From the floor to the roof, the average building may be rife with persistent and potentially toxic “forever chemicals” called per- and polyfluoroalkyl substances (PFAS). A report released this week by the Green Science Policy Institute is the first to document that PFAS, including large fluoropolymers, are used in a wide variety of building materials.
“It’s worrisome that PFAS may be literally wall-to-wall in our homes and offices,” says Tom Bruton, senior scientist at the Green Science Policy Institute. “But the good news is that safer alternatives already exist. This is a problem that architects, designers and manufacturers can solve.”
The authors found that PFAS are added to roofing materials, paints and coatings, sealants, caulks, adhesives, fabrics, glass and more. This is because PFAS provide functions such as weatherproofing; corrosion prevention; and resistance to stains, grease, and water.
PFAS can make their way into our water, air, food, and indoor dust during the manufacturing, use, and disposal of these materials. Building construction and maintenance workers or do-it-yourselfers may be particularly at risk. For example, tile and grout spray-on waterproofing products containing PFAS have been implicated in several cases of acute lung damage.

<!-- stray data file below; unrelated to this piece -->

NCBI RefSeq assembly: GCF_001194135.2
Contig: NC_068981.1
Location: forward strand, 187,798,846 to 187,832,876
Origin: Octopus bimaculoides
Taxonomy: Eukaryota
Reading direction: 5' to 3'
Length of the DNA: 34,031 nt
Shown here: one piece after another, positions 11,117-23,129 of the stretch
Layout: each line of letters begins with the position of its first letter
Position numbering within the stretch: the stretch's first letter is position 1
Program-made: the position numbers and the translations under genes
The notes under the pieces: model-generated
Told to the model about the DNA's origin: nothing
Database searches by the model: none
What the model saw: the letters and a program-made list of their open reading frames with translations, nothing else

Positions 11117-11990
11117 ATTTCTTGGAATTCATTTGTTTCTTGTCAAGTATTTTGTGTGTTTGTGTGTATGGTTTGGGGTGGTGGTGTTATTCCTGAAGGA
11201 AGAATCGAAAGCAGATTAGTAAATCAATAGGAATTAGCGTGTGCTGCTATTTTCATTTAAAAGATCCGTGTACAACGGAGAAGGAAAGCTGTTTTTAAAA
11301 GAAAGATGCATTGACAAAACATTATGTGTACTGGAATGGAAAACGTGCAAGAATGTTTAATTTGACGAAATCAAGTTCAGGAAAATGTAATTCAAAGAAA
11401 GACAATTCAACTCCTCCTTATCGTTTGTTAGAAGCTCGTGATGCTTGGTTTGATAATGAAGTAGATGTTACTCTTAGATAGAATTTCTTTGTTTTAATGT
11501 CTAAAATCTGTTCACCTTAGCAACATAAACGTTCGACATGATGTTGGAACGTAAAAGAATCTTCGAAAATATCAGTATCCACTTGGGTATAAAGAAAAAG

Studied PFAS have been associated with a wide range of serious health harms, from cancer to severe COVID-19, and they are contaminating the drinking water of millions. Only a small fraction of PFAS have been tested for toxicity, but all PFAS are either extremely persistent in the environment or break down into extremely persistent PFAS.
“Adding PFAS to building materials leads to pollution that will last decades, even centuries,” says David Johnson, AIA, a principal at SERA Architects who reviewed the report. “Avoiding PFAS is a high-impact change the building industry can make now for healthier buildings and a healthier world.”